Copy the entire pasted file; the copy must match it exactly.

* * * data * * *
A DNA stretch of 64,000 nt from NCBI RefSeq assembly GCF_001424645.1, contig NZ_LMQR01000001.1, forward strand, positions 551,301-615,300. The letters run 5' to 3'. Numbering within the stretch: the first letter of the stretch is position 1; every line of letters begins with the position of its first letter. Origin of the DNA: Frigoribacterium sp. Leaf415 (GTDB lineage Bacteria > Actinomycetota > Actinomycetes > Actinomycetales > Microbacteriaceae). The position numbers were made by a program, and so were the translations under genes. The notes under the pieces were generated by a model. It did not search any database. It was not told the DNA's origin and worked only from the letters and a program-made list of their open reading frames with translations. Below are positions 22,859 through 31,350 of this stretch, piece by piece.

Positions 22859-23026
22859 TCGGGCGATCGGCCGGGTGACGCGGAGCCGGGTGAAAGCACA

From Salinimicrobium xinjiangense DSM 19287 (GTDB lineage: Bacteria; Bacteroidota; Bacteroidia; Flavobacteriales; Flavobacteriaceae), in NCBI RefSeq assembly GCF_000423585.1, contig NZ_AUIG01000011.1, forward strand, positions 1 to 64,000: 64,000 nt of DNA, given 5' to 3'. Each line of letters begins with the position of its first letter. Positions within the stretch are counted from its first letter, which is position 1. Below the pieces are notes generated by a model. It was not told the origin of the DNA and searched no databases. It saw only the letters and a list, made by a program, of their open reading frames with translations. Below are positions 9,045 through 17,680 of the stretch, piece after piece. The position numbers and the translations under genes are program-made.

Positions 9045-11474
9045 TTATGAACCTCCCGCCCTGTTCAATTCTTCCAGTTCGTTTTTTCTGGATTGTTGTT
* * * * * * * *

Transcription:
A DNA stretch of 64,000 nt from NCBI RefSeq assembly GCF_001424645.1, contig NZ_LMQR01000001.1, forward strand, positions 551,301-615,300. The letters run 5' to 3'. Numbering within the stretch: the first letter of the stretch is position 1; every line of letters begins with the position of its first letter. Origin of the DNA: Frigoribacterium sp. Leaf415 (GTDB lineage Bacteria > Actinomycetota > Actinomycetes > Actinomycetales > Microbacteriaceae). The position numbers were made by a program, and so were the translations under genes. The notes under the pieces were generated by a model. It did not search any database. It was not told the DNA's origin and worked only from the letters and a program-made list of their open reading frames with translations. Below are positions 22,859 through 31,350 of this stretch, piece by piece.

Positions 22859-23026
22859 TCGGGCGATCGGCCGGGTGACGCGGAGCCGGGTGAAAGCACA

From Salinimicrobium xinjiangense DSM 19287 (GTDB lineage: Bacteria; Bacteroidota; Bacteroidia; Flavobacteriales; Flavobacteriaceae), in NCBI RefSeq assembly GCF_000423585.1, contig NZ_AUIG01000011.1, forward strand, positions 1 to 64,000: 64,000 nt of DNA, given 5' to 3'. Each line of letters begins with the position of its first letter. Positions within the stretch are counted from its first letter, which is position 1. Below the pieces are notes generated by a model. It was not told the origin of the DNA and searched no databases. It saw only the letters and a list, made by a program, of their open reading frames with translations. Below are positions 9,045 through 17,680 of the stretch, piece after piece. The position numbers and the translations under genes are program-made.

Positions 9045-11474
9045 TTATGAACCTCCCGCCCTGTTCAATTCTTCCAGTTCGTTTTTTCTGGATTGTTGTT